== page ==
Disinfowars 23 – Was Watergate a False Flag?

Published October 21st 2015 | Tags: , , , ,

Watergate is the quintessential conspiracy, one that went all the way to the White House and took down a presidency. But it is a story that is almost always provided without context, and with no mention of certain key facts. J Edgar Hoover died only a couple of months before the Watergate break-in, so the FBI was in the midst of a succession crisis when they were hit with the most controversial investigation in their history. Did this lead their deputy director Mark Felt, passed over by Nixon for promotion, to leak the story to Bob Woodward under the guise of Deep Throat?

Alternatively, was Watergate the result of a CIA conspiracy? The White House ‘Plumbers’ were being overseen by a CIA liaison who knew what they were doing. He retired from the CIA once Nixon was removed, and died in an apparent suicide a few years later. As a consequence of Watergate the CIA-friendly Neo-Cons took over the White House, and the CIA became the undisputed premier US spy agency. Did they set up the Nixon White House to take the fall so they could remove the Nixon administration? Was Watergate a soft power coup d’etat?

Transcript

I assume most if not all of you are familiar with Watergate, at least with the usual story, the standard historical version, but I’ll do a quick explanation anyway.

The popular story about Watergate is that the Plumbers, hired by the White House in response to Ellsberg’s leak (and other leaks) worked for the president’s men for a year, carrying out political black bag operations. On June 17th 1972, almost exactly a year after the Pentagon papers were published, they were caught breaking in to the National Democratic Party Headquarters in the Watergate complex in Washington DC.

As it became clear that there was a White House team of black operatives, paid through a secret fund at CREEP, the Committee to Re-Elect the President, this led to numerous investigations. You had the FBI investigating this as a crime of domestic espionage, you had the Senate investigating this as a political corruption issue, you had a grand jury and a special prosecutor investigating to see if there were people in the White House directing this crime, and you had the Washington Post. While the book and the film All the Presidents Men likes to portray this as a story of two brave young reporters and a bold newspaper who pursued the story and took down a President, it’s not really like that.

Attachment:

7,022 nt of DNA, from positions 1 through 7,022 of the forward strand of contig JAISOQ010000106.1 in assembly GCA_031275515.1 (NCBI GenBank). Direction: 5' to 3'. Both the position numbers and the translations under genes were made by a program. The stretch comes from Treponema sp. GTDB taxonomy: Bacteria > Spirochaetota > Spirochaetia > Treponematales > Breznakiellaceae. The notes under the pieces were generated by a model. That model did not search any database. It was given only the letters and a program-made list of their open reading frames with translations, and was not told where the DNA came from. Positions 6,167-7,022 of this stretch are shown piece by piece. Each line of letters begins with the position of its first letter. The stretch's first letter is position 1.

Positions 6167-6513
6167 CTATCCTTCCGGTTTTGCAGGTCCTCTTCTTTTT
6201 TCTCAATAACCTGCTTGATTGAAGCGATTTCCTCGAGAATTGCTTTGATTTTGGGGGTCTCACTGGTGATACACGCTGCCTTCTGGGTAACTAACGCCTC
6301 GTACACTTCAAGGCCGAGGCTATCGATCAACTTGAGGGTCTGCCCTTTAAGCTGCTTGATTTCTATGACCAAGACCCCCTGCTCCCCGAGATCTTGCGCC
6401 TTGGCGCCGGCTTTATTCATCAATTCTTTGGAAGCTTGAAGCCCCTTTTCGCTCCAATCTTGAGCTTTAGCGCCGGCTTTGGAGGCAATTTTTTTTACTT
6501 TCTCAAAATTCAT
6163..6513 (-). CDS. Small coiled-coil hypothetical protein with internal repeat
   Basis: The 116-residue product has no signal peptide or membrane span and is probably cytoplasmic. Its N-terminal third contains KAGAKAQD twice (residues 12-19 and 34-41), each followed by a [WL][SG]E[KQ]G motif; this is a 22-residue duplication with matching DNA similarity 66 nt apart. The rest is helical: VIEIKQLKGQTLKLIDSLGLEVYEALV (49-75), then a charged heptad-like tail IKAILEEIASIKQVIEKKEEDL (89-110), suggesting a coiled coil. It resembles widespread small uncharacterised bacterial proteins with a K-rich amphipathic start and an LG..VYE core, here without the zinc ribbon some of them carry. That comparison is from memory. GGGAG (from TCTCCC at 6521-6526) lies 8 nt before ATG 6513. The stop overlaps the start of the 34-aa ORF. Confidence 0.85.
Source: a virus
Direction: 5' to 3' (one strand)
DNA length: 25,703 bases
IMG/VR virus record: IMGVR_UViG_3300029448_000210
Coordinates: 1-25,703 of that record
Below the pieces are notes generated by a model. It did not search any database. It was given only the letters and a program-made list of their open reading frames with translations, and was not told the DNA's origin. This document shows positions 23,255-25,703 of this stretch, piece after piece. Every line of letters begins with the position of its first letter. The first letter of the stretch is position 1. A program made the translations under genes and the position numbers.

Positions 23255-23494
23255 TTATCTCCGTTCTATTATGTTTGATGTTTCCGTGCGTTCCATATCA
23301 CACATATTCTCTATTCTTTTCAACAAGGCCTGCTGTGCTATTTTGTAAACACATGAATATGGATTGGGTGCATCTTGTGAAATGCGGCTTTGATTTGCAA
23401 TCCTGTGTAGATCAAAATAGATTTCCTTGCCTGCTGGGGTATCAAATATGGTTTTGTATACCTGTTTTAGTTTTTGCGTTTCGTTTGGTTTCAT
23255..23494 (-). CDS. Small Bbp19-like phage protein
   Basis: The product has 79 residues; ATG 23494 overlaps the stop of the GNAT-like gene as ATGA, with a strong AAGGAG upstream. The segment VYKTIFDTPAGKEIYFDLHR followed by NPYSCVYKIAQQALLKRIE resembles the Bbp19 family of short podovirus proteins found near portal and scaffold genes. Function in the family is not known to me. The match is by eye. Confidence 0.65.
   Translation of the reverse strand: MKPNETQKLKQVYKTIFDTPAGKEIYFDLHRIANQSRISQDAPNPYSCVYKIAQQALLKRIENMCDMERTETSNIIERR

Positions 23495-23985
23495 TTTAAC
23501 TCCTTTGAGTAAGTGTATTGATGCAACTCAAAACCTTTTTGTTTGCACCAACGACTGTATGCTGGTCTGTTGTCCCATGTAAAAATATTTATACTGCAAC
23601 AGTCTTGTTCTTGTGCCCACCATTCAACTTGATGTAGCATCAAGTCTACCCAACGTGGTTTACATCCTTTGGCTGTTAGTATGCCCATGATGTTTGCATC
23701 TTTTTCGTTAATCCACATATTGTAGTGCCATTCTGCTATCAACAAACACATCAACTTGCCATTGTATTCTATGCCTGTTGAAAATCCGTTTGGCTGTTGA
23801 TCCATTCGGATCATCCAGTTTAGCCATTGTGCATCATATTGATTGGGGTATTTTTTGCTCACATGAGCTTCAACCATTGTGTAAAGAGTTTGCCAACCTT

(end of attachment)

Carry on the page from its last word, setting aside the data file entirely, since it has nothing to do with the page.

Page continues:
What happened was that the senate investigation found out about the White House Tapes – recordings of conversations made in the Oval Office and other rooms in the White House. Why Nixon instituted this, why he made the decision to start recording conversations I do not know. He was notoriously paranoid, so he may have been sold the idea as a form of self-protection. So when Nixon tried to pin the whole thing on John Dean, the White House Counsel, Dean went to the Senate investigators and told them pretty much everything he knew. This led to the prosecutor, Archibald Cox, getting a subpoena for the tapes. Nixon refused to release them, and offered to have a friendly Democrat review the tapes and release portions of them, a compromise that Cox refused. So Nixon ordered the head of the Justice Department to fire Cox, the Attourney General refused so Nixon fired him and his immediate deputy took over. Nixon told him to fire Cox. He refused so Nixon fired him. The third in charge decided he quite liked his new job and so when Nixon told him to fire Cox, he did so.

Shortly before all of this one of the tapes, from June 20th 1972, three days after the Watergate burglary, somehow lost 18 1/2 minutes. Five minutes are accounted for by Nixon’s secretary who says she accidentally deleted them by pressing on the transcription machine’s pedal while taking a phonecall. Even though this would have meant leaning at an unnatural angle stretching one way to hold the phone and the other way to keep her foot on the pedal for the whole five minutes. But she maintains this is true. She denies being responsible for the other 13 1/2 minutes, which have a loud buzz preventing you from hearing what’s being said.